3 Key Areas When Assessing Your Company’s Digital Maturity

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When embarking on a digital journey, a company must first diagnose its digital maturity. This as-is assessment serves as a starting point for digital transformation and can be performed using a digital maturity model that encompasses the following key areas: the technology, the people, and the customers.

The Technology

The first focus area to address is the technology. This is done by taking inventory of all the digital systems and assets throughout the company. This step is necessary to understand what technology is currently available and how it is used across the organisation. It also helps to identify the processes or business areas that are already digitized, which systems are currently integrated with each other, where there may be systemic overlap or where synergies can be found. Another key finding in this step is determining the probable expiration date of the existing systems. As technology advances at an exponential rate, some legacy systems may cause disruption to the digital transformation if they are not easily replaced or integrated with newer systems. 

The People

The next focus area is the people within the organisation. At the management level, digital transformation must be made a top priority in order to filter down within the organisation. It is also important to get a feeling for how digitally accepting and digitally literate the employees are. If they are unable or unwilling to adopt new technologies or adapt to new ways of working digitally, this will most certainly disrupt the digital transformation. The company needs to provide education and support at all levels of the business to ensure that the digital transformation is not only accepted by, but also accelerated through the people of the business. The pace at which the digital transformation can take place is largely determined by the employees of the organisation.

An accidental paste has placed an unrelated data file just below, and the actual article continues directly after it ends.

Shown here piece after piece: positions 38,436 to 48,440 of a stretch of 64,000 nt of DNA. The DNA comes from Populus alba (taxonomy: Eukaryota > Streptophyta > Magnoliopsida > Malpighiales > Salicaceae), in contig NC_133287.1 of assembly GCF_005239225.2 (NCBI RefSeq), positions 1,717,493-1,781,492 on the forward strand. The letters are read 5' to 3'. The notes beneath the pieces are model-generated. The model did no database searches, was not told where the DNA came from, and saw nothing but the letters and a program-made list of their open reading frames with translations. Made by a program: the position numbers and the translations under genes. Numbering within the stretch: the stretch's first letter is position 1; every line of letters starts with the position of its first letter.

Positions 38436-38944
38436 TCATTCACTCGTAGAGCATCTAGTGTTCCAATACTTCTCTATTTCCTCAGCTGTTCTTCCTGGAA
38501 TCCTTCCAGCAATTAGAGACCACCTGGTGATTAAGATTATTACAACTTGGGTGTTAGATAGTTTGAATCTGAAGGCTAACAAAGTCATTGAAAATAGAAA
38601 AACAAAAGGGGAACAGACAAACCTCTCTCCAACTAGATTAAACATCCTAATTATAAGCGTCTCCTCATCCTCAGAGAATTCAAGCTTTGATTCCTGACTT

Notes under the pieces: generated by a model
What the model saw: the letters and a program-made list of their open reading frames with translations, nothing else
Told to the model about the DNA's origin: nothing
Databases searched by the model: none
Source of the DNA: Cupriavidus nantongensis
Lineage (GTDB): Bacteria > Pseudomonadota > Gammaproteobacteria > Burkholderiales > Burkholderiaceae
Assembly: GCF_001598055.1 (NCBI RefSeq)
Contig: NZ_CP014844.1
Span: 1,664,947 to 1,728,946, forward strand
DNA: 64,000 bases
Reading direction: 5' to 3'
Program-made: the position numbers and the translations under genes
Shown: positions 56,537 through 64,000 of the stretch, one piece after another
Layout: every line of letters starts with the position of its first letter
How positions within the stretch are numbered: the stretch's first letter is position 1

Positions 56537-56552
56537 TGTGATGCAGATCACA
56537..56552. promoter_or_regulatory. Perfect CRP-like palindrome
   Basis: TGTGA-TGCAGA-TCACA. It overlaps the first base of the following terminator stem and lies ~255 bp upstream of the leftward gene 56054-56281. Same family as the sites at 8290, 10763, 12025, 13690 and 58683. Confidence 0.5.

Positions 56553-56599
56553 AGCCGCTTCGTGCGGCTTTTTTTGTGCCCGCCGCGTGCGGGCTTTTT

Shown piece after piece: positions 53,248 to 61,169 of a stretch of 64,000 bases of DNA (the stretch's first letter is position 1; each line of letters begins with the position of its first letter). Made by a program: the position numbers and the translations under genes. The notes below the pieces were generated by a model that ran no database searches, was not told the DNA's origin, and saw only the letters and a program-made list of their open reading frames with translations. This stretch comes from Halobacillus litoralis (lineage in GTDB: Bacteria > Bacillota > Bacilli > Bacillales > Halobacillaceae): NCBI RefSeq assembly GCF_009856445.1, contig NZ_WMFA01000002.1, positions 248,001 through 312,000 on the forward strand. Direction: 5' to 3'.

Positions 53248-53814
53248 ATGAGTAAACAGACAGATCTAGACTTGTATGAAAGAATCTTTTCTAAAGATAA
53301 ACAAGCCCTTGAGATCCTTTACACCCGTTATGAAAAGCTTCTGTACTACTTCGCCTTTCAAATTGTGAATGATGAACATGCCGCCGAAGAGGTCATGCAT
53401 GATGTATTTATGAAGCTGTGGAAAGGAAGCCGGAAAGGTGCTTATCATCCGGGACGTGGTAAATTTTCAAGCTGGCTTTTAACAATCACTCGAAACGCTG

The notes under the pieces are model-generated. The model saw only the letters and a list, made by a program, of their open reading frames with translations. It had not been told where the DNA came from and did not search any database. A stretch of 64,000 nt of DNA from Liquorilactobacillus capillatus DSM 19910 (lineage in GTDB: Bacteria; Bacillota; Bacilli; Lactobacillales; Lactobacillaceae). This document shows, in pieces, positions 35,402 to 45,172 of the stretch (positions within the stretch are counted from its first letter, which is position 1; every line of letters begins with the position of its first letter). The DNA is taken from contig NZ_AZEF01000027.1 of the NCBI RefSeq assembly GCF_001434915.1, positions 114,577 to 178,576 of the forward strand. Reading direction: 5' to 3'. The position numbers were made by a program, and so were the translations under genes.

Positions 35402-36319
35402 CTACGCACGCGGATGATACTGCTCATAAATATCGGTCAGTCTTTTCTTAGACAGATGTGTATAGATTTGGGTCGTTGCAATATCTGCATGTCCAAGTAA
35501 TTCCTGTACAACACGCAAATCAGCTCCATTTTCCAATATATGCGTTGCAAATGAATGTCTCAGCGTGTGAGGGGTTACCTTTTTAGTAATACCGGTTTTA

The Customers

Last but not least, a digital maturity assessment must address the company’s customers. Digital transformation should ultimately benefit the end consumer and aim to fulfill their evolving needs. It is essential to recognise how the customer interacts with the company’s products and services, and whether introducing new or improved digital touchpoints along the customer journey could improve the overall experience. This does not necessarily imply that the entire process should be digitized, but rather that the customer journey should be optimised for a digital world. As technology becomes more advanced, so do consumers’ expectations, and a company needs to strategically position itself to evolve with these changing demands. 

“When digital transformation is done right, it’s like a caterpillar turning into a butterfly, but when done wrong, all you have is a really fast caterpillar.“ 

– George Westerman, MIT Sloan Initiative on the Digital Economy

The foundation for a successful digital strategy

A digital maturity assessment is a key component in the success of any digital strategy and is therefore a necessary step for any company beginning its digital journey. By placing the focus on the technology, the people, and the customers, the maturity assessment provides a foundation on which the different streams of a digital strategy can be built. This ensures both that the digital transformation is tailored to the company’s individual needs, and that realistic goals and targets for the digital journey can be defined.

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About Author

Julia Bergman is an Investment Insights & Marketing Specialist at Rothschild & Co and is blogging from the CAS in Digital Business Innovation.

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